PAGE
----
A fortnight ago we mentioned the scrutiny which Hewlett-Packard and Palamida had come under. Palamida is probably misunderstood by its critics, whereas the only real concern over H-P should its scale, which could push businesses like Black Duck or Palamida aside, i.e. gain at their expense.
Brian at LinuxToday has just published a an informative short article that sheds a little more light on the situation, having published an article on this matter just a week ago.
Now, five years later, Palamida is still going strong… albeit under a cloud of increasing concern from the open source community.
The perception about Palamida, Black Duck, and now the community project FOSSology held by many in the community is that somehow these organizations cast a pall on open source software. By locating open source in their client’s IT infrastructure, they seem to be enabling the removal of such software.
The 451 Group added to the discussion by mapping the players in this market and stressing that it’s a matter of understanding (or orientation), not removal. This space is also getting rather crowded on the face of it.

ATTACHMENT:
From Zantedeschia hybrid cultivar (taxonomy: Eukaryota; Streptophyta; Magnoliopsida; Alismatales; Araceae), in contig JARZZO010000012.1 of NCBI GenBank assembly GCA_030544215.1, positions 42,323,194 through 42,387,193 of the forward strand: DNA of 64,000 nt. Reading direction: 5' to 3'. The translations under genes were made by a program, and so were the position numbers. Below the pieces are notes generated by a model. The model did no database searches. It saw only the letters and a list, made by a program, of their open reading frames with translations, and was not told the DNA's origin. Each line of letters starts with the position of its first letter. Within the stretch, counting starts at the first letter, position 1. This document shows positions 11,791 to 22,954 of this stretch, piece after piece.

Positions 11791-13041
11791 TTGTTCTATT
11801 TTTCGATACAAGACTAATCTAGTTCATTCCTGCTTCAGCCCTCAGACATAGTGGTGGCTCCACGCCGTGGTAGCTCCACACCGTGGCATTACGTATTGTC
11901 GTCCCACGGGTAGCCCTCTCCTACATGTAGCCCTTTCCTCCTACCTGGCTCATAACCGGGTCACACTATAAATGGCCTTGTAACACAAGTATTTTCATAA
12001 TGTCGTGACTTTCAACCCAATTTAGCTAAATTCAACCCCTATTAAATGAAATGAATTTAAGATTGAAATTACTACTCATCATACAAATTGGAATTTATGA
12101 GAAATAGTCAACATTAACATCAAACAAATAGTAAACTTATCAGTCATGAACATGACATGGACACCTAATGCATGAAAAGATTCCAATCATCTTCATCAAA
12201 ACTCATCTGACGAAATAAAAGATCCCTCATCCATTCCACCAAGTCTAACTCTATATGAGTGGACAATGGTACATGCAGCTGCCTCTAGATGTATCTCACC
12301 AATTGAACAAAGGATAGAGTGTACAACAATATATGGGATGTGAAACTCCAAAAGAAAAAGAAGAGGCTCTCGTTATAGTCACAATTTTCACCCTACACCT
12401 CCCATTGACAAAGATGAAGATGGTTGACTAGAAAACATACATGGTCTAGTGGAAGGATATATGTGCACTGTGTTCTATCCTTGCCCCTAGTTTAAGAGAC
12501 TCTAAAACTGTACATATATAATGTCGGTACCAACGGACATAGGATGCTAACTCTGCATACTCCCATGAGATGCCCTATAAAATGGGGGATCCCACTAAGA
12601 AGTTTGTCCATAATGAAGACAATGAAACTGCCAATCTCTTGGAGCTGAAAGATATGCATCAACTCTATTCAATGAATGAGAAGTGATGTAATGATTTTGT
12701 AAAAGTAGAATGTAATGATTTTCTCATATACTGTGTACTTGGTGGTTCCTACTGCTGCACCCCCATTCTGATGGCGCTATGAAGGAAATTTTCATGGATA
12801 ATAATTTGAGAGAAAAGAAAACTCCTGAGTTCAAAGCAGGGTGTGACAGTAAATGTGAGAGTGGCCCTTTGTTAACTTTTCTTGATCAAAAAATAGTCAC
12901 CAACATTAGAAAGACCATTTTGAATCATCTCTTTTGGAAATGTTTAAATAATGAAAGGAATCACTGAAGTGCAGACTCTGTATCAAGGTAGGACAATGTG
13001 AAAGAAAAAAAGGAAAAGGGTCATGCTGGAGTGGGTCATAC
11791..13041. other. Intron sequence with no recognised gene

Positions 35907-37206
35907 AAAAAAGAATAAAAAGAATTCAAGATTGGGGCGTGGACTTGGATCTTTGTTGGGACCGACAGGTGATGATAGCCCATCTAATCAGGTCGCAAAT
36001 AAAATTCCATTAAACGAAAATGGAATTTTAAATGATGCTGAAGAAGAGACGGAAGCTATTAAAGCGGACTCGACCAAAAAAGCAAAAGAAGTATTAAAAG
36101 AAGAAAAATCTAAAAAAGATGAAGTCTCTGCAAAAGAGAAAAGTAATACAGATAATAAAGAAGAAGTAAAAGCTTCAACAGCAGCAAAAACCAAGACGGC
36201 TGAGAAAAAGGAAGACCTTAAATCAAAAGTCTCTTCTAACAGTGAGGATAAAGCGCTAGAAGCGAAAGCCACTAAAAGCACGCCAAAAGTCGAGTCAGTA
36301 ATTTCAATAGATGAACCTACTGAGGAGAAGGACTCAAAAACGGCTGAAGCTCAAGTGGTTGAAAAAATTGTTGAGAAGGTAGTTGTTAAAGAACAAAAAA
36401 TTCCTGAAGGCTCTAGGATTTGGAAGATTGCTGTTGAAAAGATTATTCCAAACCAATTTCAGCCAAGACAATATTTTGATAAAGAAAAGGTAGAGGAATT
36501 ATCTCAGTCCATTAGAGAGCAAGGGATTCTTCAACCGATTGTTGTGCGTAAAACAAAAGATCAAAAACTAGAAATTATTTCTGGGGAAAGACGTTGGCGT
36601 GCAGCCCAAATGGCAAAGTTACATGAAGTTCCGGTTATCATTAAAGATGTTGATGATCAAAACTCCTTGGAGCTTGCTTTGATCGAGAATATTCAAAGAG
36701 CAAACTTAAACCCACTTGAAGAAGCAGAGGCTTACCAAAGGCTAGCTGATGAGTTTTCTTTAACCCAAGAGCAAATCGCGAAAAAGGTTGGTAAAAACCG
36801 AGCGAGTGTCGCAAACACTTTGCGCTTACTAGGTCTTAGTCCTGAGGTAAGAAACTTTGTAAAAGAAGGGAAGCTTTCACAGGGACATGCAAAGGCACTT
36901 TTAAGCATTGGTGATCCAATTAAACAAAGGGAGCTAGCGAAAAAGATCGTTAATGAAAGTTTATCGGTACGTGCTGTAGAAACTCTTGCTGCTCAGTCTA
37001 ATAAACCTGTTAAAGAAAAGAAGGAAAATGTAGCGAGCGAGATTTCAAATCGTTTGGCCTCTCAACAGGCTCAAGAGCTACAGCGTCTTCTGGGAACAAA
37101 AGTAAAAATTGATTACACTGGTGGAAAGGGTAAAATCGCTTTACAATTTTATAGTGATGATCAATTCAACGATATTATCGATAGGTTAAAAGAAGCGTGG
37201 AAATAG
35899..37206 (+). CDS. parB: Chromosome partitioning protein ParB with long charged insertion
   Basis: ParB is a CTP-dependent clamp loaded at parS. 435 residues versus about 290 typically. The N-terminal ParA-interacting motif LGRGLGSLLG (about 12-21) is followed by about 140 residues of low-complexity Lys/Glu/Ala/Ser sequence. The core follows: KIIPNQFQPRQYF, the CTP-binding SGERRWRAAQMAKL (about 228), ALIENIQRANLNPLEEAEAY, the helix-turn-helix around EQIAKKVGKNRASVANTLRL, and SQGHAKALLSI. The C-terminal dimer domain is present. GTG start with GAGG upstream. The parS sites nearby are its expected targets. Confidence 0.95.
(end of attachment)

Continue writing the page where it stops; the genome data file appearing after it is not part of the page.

It used to be there were only a couple of players in town who combed through software code, specifically looking for open source packages and licenses: Black Duck and Palamida. A year ago, we figured there was plenty of room for additional players…
Over the weekend we mentioned some seemingly-mysterious BSD-GPL hostilities, which are in some way similar to the love-hate relationship one finds when it comes to companies that track and inform about Free software. The GPL(v3)/FSF vs. Linus/Linux kernel hostility is another example. Much of it is to do with Tivo.
“This seems to be begging for unjustified separation.”One particular interview that is used to isolate and fracture the two sides has been titled with the statement from Stallman: “If you care about freedom, don’t follow Linus.” This seems to be begging for unjustified separation. Stallman talked about philosophy at the time, not the engineering of the excellent kernel. GNU and Linux get along just fine. The press just exaggerates things a little. And yes — the same goes for BSD-GPL flamewars that are fueled by outside factors.
Speaking of hostility, Information Week appears to be creating some of these civil wars, just as Microsoft intended (see "evangelism is war").
While we’re on the subject of software licences, it is worth adding that the AGPL might soon be added to the OSI’s list of approved Open Source licences.
If you follow open source, or at least this blog, you remember the debate around GPL and the ASP loophole. In a nutshell, companies using a trick to avoid returning changes to the code back to the community. The last chapter is that AGPL v3 (the GPL version that fixes the ASP loophole) was finalized in November, and we switched the Funambol project to it.